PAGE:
The fantastic online periodical that is a must read for anyone researching their family history is out now. In this month's edition:
The tale of the mail: Harry Cunningham investigates how Britain’s Post Office has been operating for over 500 years
First-class appearance: Jayne Shrimpton investigates the uniforms our postal worker ancestors might have worn
‘For the love of money is the root of all kinds of evil’: Nick Thorne investigates the story of the Reverend Vyvyan Moyle and his temptations of the monetary kind
Learning to walk: Sharon Brookshaw looks at how our forebears took their first steps, epitomising changing attitudes to childcare down the centuries
Great Uncle Mozart: David Lewiston Sharpe looks at the lineages of learning that connect generations of students and teachers
History in the details: Jayne Shrimpton on waistcoats
Regulars: Region: Portsmouth / News & Events / Books / Classifieds
If you like to keep up with the latest news and developments in the world of family history, then the new online periodical 'Discover Your Ancestors' could be just what you're looking for. Also packed with various interesting articles on all aspects of family history research, it's a must read for all genealogists.
And if you'd like to win a free sub...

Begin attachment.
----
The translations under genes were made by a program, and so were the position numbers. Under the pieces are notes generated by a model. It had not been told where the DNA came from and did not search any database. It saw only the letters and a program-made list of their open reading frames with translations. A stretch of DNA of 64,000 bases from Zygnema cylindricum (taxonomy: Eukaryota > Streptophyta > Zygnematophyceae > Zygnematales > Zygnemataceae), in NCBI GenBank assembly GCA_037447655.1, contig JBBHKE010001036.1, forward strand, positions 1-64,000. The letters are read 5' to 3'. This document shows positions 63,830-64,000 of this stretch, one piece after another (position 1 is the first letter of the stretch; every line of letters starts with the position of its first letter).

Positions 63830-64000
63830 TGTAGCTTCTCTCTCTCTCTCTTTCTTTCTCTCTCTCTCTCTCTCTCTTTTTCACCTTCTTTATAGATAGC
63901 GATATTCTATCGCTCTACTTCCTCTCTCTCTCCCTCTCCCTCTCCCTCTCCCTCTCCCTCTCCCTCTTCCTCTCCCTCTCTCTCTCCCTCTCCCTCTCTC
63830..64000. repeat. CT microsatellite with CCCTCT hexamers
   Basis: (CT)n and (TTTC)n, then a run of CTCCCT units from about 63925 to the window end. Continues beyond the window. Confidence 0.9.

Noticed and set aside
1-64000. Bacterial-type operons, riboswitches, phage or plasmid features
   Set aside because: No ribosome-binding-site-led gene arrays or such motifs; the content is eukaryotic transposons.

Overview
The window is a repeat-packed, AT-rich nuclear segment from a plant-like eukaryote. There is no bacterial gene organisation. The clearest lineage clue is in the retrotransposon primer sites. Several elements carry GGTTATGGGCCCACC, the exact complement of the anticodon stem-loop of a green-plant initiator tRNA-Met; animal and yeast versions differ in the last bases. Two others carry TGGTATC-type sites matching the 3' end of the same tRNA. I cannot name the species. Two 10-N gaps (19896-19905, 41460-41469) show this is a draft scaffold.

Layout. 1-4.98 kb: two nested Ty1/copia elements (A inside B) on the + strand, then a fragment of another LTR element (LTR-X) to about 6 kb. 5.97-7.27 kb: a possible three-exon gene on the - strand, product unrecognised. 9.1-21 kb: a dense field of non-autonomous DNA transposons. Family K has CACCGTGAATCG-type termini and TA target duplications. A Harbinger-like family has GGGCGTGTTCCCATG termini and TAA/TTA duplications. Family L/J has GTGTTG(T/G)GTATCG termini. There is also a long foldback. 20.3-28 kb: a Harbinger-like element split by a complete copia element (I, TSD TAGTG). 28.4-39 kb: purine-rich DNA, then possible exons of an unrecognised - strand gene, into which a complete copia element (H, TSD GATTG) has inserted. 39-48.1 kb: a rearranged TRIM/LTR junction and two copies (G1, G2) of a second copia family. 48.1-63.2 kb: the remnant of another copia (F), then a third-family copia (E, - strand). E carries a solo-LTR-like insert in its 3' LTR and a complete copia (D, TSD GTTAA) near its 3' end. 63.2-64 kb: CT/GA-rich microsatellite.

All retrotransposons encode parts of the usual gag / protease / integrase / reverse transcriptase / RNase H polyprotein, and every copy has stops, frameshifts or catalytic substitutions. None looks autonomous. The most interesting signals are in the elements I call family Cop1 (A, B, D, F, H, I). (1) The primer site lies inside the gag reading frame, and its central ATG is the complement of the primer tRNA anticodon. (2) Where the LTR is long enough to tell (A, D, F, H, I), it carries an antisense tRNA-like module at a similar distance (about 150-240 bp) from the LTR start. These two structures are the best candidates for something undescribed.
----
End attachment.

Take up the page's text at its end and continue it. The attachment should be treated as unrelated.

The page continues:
The latest competition run by TheGenealogist is currently available to enter on Facebook. It’s a ‘name the place’ competition and there’s a 100 free 12 issue subscriptions to ‘Discover Your Ancestors’, the online family history periodical up for grabs.
If you’d like to enter the competition, go to https://www.facebook.com/thegenealogist?ref=hl
Since the magazine name change earlier this year from 'Your Family History' to 'Discover Your History', we've now read a few issues from the new editorial team. There was a note of surprise in the genealogy world when the magazine changed its format and style but the new version is both a good read and educational in its choice of topics.
With an emphasis on social history, the magazine appears to complement the other magazines on the market and offer something slightly different. With in-depth articles on how life used to be, it's a good entertaining read.
If you haven't seen it yet, there's more information on their website.
If you have seen a recent issue, we'd love to know your thoughts!